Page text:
by Doug Hall
Increasing the minimum wage to $15 an hour is one of the best things we can do to simultaneously help low-wage, working families and boost the Rhode Island economy.
Today, a full-time, year-round worker earning a minimum wage in Rhode Island would fall nearly $5,000 a year short of the amount needed for a single adult to make ends meet, according to the Economic Progress Institute’s most recent Rhode Island Standard of Need.
Anyone working that hard deserves to be paid enough to eat and keep a roof over their head.
Putting more money in the pockets of Rhode Island workers not only helps those families, it also puts more money in the cash registers of local businesses and creates jobs in our state. Increasing the minimum wage to $15 an hour would put more than $100 million in the pockets of 118,000 working Rhode Islanders, money they could, in turn, spend locally, supporting Rhode Island businesses, and contributing to thriving communities and a more-prosperous state. We know that the real “job creators” in our economy are working women and men with sufficient disposable income to pay for the goods and services offered by Rhode Island businesses.
We also need to continue to increase the minimum wage if we don’t want the spending power of low-wage workers to be reduced. Any year in which we fail to increase the minimum wage we are effectively giving Rhode Island’s lowest income-earners a wage cut, as inflation eats away at any recent increases.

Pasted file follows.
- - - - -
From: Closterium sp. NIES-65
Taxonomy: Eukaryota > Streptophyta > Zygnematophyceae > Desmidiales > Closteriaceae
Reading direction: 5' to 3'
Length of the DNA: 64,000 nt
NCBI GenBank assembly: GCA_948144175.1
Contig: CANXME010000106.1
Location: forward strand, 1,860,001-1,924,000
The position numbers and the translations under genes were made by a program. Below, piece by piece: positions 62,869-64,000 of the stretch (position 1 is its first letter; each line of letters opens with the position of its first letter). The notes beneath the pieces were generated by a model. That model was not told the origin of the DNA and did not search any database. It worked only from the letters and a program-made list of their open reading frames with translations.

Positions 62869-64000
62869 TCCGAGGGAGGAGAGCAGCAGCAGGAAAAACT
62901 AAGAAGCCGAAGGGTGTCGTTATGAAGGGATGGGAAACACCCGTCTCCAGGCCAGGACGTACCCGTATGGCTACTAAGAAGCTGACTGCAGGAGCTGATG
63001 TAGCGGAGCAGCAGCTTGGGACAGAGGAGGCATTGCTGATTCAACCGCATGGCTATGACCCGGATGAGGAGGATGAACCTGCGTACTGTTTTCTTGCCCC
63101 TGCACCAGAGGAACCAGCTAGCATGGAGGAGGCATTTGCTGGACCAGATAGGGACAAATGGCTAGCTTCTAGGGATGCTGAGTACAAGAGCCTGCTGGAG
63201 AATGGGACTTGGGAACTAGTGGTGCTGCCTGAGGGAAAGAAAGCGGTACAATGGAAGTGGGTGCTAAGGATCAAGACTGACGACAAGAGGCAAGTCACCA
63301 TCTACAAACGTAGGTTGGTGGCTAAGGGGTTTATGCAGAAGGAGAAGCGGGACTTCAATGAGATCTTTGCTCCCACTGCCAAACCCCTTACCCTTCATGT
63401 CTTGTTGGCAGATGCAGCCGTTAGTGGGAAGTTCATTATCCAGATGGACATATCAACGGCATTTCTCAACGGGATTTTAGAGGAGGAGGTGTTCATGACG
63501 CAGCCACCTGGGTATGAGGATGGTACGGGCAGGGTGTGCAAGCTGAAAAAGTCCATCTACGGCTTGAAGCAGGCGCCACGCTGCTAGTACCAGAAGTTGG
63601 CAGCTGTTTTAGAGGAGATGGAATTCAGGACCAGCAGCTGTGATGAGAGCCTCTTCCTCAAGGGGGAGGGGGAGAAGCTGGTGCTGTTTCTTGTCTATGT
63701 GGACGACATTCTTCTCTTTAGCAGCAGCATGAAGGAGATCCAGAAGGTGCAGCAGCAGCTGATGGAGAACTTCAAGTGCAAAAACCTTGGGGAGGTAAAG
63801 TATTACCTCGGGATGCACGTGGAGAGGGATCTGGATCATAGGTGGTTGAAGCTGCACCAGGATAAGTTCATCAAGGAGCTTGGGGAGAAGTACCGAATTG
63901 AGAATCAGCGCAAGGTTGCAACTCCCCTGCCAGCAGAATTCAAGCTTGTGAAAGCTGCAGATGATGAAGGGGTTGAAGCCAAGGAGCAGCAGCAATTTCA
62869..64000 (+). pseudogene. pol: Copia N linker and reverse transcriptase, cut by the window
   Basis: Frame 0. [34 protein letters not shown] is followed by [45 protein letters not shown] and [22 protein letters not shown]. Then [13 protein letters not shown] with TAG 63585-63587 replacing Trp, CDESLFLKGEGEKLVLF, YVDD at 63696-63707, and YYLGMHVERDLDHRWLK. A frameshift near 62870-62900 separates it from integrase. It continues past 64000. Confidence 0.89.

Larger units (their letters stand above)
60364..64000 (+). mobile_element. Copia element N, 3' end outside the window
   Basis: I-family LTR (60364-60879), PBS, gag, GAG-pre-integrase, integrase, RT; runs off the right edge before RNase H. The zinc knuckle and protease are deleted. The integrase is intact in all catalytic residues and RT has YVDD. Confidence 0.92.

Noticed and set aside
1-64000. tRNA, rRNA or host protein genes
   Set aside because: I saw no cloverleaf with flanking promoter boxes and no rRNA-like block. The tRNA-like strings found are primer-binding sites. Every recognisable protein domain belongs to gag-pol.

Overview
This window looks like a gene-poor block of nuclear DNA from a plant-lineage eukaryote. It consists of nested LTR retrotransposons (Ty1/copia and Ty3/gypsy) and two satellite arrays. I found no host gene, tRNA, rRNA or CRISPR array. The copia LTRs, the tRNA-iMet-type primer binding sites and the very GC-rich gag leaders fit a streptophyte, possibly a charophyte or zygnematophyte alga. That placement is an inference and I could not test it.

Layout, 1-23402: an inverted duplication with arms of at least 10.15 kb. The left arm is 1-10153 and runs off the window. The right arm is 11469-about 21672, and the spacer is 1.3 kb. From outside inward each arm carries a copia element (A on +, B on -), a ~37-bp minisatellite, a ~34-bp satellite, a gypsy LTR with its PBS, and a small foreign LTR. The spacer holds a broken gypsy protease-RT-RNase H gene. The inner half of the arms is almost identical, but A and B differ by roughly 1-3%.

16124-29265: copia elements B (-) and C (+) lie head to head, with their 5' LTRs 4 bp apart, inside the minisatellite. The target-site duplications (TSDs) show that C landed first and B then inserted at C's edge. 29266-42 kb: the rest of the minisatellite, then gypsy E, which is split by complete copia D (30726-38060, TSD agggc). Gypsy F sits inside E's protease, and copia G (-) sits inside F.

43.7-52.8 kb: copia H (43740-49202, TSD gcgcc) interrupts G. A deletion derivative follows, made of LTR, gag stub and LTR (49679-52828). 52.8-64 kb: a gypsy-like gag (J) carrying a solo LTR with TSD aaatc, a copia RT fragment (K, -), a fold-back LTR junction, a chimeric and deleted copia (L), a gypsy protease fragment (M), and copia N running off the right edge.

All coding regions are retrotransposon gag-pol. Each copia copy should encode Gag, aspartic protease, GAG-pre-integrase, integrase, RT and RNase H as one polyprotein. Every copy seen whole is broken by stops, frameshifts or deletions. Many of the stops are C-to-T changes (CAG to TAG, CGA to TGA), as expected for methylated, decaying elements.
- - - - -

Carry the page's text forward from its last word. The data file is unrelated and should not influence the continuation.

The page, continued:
Because of years of neglect, Rhode Island’s minimum wage had lost much of its value. Rhode Island’s minimum wage was worth less in inflation-adjusted dollars than its 2000 value in 13 out of 14 years between 2000 and 2014. It’s only because Gov. Gina M. Raimondo and the General Assembly have partnered to increase the minimum wage in recent years that Rhode Island workers have finally gained ground, earning $1.14 more in inflation-adjusted dollars in 2018 than they had been in 2000.
Critics of minimum wage increases mistakenly claim that raising the minimum wage will result in job loss, but the evidence is to the contrary. One recent study that looked at more than 35 years of U.S. minimum wage increases between 1979 and 2016 – 137 increases in all, found little to no change in employment following minimum wage increases.
We do know that minimum wage increases accomplish their intended purpose – increasing the well-being of low-wage workers, who are disproportionately women and people of color. Nearly half have at least some college education and 25 percent are parents.
Increasing the minimum wage is a win-win for Rhode Island, moving thousands of Rhode Island families toward economic stability while boosting the Rhode Island economy. Raising the minimum wage levels the playing field among businesses, strengthens the economy and helps families, businesses, and communities thrive.
Douglas Hall is director of economic and fiscal policy at the Economic Progress Institute.